It’s the crescendo of Carnival season.
Mardi Gras, which is French for 'Fat Tuesday', is celebrated with a litany of colorful theatrics around the world.
Although Mardi Gras has become a global phenomenon, the city of New Orleans takes the cake for hosting the largest celebration — a tradition that began as a small occasion centuries ago and has bloomed into a festive institution of the Bayou.
The greatest free show on Earth
"Mardi Gras is absolutely incredible," said Arthur Hardy, the publisher of Mardi Gras Guide magazine, based in New Orleans.
"If you can't have fun here, you better check your pulse because you're not breathing."
The streets of New Orleans come to life leading up to Mardi Gras, bursting with beads, street festivals, masquerade balls and parades.
"We call it the greatest free show on Earth," Hardy said.
Mardi Gras has been a part of New Orleans since the 1700s. According to Hardy, the celebration was a way for the French colonists who founded the city to honor their French heritage and tradition — particularly, their Catholic faith.
An ancient tradition
"The Catholic Church has a lot to do with Mardi Gras," Hardy said.
According to Hardy, to help bring in early converts to the faith, the church folded ancient pagan beliefs and celebrations into Christian practices.
One of those celebrations occurred in January and February, which the church adopted and turned into Carnival.
"The Carnival season is a time for us to experience pleasures of the flesh," Hardy said.
While the season is roughly timed with the pagan celebrations of ancient times, the exact dates of Carnival today vary around the world.
In New Orleans, it begins on January 6, which is the Christian holiday called the Feast of the Epiphany, and then ends on Mardi Gras — the day before Ash Wednesday and the beginning of Lent and 40 days of fasting.
"Mardi Gras, really, in its simplest form, is the feast before the fast," Hardy said.
According to Encyclopedia Britannica, the name Mardi Gras or ‘Fat Tuesday’ comes from the French custom of using all the fats in the home before having to abstain from them during Lent.
"It's very much connected to the Catholic Church," Hardy said. "A lot of people have trouble wrapping your arms around that, but it's a fact."
King cakes, masked balls and Rex
Today, people of many faiths and backgrounds celebrate Mardi Gras and the larger Carnival season.
While those who partake might not do so under a religious pretext, for many celebrants in New Orleans, Mardi Gras is still a time to be festive and indulge in food, gifts, theater and overall merriment.
One icon of Mardi Gras is the king cake. According to Hardy, it’s estimated that more than a million of the oval pastries are shipped out of New Orleans during the Carnival season.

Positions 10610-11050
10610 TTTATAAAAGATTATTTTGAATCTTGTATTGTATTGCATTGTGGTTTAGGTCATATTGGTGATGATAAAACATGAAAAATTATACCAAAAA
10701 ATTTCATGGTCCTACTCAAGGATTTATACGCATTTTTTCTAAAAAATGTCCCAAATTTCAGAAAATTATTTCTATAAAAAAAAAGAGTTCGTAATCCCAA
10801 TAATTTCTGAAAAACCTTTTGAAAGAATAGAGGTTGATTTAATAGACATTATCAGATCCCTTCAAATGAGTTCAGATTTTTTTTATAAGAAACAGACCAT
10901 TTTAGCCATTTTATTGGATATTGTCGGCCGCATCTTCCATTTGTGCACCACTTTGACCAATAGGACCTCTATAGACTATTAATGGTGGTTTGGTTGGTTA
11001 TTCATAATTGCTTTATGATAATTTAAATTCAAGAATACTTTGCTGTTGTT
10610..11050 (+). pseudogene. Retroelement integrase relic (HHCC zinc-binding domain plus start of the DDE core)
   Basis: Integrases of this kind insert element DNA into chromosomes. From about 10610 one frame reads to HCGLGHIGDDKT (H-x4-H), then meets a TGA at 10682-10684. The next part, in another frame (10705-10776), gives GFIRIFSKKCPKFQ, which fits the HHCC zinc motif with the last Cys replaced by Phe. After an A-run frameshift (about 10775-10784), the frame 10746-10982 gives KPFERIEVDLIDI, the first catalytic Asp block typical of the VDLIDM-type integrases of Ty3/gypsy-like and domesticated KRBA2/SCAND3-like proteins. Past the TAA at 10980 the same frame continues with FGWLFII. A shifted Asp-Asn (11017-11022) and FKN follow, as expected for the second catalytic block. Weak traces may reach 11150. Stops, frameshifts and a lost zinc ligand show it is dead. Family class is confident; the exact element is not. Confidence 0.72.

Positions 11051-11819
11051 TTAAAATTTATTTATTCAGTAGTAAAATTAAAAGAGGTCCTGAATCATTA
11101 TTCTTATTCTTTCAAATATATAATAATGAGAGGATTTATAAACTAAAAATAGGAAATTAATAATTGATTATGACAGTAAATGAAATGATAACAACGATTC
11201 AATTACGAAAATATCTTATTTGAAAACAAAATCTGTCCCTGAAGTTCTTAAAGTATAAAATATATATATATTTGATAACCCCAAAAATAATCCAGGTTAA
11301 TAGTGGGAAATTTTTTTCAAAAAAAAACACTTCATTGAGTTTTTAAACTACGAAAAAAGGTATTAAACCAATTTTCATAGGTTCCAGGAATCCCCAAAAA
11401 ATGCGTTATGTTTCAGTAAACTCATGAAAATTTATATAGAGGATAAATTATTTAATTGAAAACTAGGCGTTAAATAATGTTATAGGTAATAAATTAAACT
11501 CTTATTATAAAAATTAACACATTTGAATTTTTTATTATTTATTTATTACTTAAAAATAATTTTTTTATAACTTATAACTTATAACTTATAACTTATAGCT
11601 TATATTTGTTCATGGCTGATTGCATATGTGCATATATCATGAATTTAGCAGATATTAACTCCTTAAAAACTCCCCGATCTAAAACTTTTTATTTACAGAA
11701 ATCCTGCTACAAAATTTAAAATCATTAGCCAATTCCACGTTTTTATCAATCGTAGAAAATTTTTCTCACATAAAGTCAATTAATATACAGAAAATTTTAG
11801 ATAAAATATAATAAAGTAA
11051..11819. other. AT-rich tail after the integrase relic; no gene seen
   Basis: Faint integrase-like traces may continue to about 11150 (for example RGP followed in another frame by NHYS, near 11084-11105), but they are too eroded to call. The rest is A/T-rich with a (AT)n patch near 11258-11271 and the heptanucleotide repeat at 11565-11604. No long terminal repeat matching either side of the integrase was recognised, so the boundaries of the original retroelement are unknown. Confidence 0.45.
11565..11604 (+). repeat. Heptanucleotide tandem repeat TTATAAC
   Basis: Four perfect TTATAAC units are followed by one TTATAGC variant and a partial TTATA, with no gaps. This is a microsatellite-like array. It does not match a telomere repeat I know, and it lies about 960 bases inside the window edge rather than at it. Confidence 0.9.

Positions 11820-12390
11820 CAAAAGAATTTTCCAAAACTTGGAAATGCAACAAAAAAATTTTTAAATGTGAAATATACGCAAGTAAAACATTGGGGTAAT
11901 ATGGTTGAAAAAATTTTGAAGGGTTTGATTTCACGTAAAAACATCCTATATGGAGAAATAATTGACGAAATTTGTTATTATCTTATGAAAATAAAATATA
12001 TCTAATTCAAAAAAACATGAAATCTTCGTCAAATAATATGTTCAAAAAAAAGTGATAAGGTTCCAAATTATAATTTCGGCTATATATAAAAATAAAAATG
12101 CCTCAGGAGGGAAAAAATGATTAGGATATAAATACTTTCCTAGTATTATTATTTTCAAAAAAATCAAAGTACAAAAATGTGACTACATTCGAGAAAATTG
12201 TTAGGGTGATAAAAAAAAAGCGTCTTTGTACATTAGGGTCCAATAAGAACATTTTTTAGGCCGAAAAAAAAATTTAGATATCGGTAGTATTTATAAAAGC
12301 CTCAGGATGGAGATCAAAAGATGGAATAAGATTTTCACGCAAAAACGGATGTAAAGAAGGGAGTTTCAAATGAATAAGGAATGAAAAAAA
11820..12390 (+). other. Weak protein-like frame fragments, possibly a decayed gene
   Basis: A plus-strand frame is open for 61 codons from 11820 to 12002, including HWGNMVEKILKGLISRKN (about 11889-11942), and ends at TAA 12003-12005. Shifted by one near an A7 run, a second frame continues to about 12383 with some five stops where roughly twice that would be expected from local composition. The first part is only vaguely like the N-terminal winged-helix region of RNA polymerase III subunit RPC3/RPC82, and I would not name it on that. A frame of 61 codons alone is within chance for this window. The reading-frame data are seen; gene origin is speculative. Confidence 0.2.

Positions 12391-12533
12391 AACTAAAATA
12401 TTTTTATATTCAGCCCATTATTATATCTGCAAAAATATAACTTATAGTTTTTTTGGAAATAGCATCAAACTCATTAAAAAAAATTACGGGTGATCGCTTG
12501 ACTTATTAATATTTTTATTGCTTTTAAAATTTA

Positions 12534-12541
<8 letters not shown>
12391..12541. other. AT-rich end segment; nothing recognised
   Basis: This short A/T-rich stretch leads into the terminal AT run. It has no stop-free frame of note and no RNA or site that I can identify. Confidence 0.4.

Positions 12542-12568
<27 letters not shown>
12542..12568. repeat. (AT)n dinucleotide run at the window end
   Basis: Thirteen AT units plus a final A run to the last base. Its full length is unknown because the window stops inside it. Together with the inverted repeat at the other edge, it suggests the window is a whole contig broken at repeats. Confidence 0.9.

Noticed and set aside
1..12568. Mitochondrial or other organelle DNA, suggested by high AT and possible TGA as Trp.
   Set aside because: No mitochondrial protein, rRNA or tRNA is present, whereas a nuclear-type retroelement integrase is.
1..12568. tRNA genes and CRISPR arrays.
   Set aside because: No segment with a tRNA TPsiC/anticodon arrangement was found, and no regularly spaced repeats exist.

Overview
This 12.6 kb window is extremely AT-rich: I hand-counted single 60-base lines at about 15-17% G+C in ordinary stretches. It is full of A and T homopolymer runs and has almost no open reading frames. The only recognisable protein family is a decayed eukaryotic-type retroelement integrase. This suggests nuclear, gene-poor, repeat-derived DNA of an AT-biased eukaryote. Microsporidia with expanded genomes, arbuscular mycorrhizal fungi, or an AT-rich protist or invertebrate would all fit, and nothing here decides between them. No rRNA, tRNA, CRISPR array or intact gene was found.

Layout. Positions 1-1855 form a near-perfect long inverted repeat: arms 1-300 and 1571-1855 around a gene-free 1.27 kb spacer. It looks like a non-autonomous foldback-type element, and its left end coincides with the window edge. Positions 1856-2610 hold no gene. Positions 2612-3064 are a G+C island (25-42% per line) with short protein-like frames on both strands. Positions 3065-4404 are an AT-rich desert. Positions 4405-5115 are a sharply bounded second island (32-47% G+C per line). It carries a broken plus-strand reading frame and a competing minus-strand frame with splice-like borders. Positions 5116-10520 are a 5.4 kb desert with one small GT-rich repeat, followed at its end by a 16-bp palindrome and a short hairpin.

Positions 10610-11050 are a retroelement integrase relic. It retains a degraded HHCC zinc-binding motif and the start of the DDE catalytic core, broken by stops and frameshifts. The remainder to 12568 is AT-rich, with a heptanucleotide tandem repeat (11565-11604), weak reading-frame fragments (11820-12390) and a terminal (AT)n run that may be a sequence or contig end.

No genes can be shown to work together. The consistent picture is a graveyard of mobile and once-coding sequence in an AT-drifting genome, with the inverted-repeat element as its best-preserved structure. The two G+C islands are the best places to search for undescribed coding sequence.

"What makes them unique, two things: They're decorated in purple, green and gold sugar on the top and inside the cake is an object," Hardy said.
According to Hardy, purple, green and gold are the official colors of Mardi Gras, with purple representing justice, green for faith and gold for power.
The object inside the cake is a tiny plastic baby. Hardy said some people believe it represents Jesus, given Mardi Gras and Carnival’s Christian roots. But previously, other items hidden in the cake were beans, coins and pecans.
"The idea is, whoever gets that slice of cake with that object is the king or queen, and it's kind of a party thing," he said. "The bad news is that person is obligated to buy the next king cake or throw next party."
Another major component of Mardi Gras are the private, invitation-only masquerade balls.
"They feature a court, the king or queen, royalty, maids, dukes, ladies in waiting," Hardy said. "And of course, all the people on stage are in elaborate costumes."
He added that some of the groups that host masquerade balls date back to the 1850s.
But the part of Mardi Gras that most people see takes place right on New Orleans’s streets.
Over a span of 12 days, the city hosts more than 50 parades. According to Hardy, the tradition of celebrating Mardi Gras with parades dates back to 1857, when the city hosted its very first.
"Parades are almost moving theater, if you think about it," he said. "So, it elongates the opportunity in the audience or spectators to see more of the event."
Parades have tossed ‘throws’ to spectators for a century.
"It's like playing Santa Claus on Christmas, the act of giving gifts to people in similar fashion, particularly to children," Hardy said. "Mardi Gras is a time when we all become kids again, we really do. No matter how old you are, and it's just a lot of fun."
"To see the interchange between the people on the floats with the gifts in their hands and the people in the street — it's magic. It's absolute magic."
As is the case with king cakes and masquerade balls, the parades also have a royal flair.
Every parade, Hardy said, has a king and/or queen. For 150 years, one king in particular has reigned supreme: Rex, the King of Carnival.
Religion and royals
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A major theme running through the many components of Mardi Gras and Carnival season is the that of royalty.
"The royalty in Carnival are kind of a take off on European aristocracy," Hardy said. "Anybody can be king or queen for a day -- it's all make believe."
And while the fun of Mardi Gras and other Carnival celebrations have grown and transformed over the years — from its religious roots to make-believe royalty — the festival’s magic hasn’t begun to fade.
"It ought to be in your bucket list. You have to see it. Smell it, touch and feel. Listen to it," Hardy said. "It's a phenomenal experience."